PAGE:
Widespread deforestation, especially in the northern high latitudes, takes a toll on the monsoon across the northern hemisphere, with rains over India particularly badly affected, according to a new study from researchers at the Indian Institute of Science in Bangalore.
By the 1750s, only about seven per cent of the global land area had been cleared for agriculture and that proportion has since risen to around one-third.
Govindasamy Bala, a professor at the IISc’s Divecha Centre for Climate Change, along with post-doctoral researcher N. Devaraju and a doctoral student, Angshuman Modak, used a climate model to investigate the effects of large-scale deforestation. With the climate model, they could simulate what happened when extensive deforestation took place across the whole globe, just in the northern high latitudes, only in temperate areas as well as when it was restricted to the tropics.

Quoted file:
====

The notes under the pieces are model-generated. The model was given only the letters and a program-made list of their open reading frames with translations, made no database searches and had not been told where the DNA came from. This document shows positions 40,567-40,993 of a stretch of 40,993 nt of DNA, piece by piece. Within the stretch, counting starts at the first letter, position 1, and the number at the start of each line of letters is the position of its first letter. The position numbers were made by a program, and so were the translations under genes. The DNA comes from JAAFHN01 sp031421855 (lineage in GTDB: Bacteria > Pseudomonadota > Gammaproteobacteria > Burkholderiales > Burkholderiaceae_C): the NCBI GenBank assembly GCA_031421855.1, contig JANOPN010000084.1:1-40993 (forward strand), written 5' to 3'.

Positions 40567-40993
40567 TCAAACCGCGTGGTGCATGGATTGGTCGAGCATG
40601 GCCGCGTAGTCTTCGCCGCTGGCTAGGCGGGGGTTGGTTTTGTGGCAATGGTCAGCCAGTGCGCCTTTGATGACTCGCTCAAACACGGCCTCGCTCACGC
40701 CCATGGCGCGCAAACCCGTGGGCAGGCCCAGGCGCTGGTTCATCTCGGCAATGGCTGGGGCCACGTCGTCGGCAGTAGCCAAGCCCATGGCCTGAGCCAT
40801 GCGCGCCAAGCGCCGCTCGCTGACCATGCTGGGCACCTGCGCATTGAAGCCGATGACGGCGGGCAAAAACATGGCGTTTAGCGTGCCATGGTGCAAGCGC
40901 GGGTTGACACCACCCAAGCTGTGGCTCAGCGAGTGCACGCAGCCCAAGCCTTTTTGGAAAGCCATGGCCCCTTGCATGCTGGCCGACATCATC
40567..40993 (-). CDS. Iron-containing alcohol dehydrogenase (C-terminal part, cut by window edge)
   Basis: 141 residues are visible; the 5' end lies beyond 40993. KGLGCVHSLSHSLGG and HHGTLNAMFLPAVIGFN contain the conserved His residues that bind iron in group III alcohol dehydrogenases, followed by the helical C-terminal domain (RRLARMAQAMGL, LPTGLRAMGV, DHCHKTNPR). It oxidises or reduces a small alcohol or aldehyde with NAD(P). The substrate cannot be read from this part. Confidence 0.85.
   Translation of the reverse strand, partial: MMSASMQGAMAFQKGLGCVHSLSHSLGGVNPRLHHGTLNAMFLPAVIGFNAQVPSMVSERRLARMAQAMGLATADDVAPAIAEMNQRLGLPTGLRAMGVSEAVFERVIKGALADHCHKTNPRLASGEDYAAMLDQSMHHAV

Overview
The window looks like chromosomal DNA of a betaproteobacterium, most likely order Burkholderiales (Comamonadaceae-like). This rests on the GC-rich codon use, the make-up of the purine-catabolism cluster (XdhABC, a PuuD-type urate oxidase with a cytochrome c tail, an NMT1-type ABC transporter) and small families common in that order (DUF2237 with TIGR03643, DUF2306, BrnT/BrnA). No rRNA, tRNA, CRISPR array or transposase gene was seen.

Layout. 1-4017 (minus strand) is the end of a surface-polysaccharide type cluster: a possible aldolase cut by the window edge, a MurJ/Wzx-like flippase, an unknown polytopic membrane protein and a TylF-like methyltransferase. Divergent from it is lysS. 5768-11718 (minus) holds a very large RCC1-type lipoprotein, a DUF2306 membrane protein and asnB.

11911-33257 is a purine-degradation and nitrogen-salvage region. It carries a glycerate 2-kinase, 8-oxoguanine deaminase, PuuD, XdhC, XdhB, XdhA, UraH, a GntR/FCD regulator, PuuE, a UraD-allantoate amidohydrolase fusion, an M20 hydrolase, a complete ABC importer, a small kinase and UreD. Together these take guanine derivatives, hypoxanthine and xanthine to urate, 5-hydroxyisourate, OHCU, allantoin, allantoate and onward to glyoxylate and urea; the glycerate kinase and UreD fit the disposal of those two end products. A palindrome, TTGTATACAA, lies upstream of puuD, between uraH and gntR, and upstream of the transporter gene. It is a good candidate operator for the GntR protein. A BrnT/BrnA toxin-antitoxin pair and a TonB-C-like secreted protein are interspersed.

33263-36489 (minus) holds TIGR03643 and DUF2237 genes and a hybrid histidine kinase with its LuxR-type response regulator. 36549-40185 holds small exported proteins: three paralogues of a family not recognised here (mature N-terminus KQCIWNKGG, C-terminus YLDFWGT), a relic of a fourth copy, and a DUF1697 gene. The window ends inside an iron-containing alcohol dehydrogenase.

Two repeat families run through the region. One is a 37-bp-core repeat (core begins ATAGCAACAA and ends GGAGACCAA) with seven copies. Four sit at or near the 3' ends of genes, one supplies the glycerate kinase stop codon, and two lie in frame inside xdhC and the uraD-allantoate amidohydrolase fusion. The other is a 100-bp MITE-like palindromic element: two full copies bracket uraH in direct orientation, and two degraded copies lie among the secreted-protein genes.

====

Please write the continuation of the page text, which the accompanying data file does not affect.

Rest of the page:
Such deforestation reduced rains in the monsoon regions of the northern hemisphere. India was affected the most, with global deforestation producing an 18 per cent reduction in its summer monsoon rains, the scientists noted in a paper in the Proceedings of the National Academy of Sciences.
On the other hand, the deforestation led to moderately increased rains over South Africa, South America and Australia in the southern hemisphere.
The study showed that when forests in the northern high latitudes were removed, more sunlight was reflected back into space and this region cooled sharply.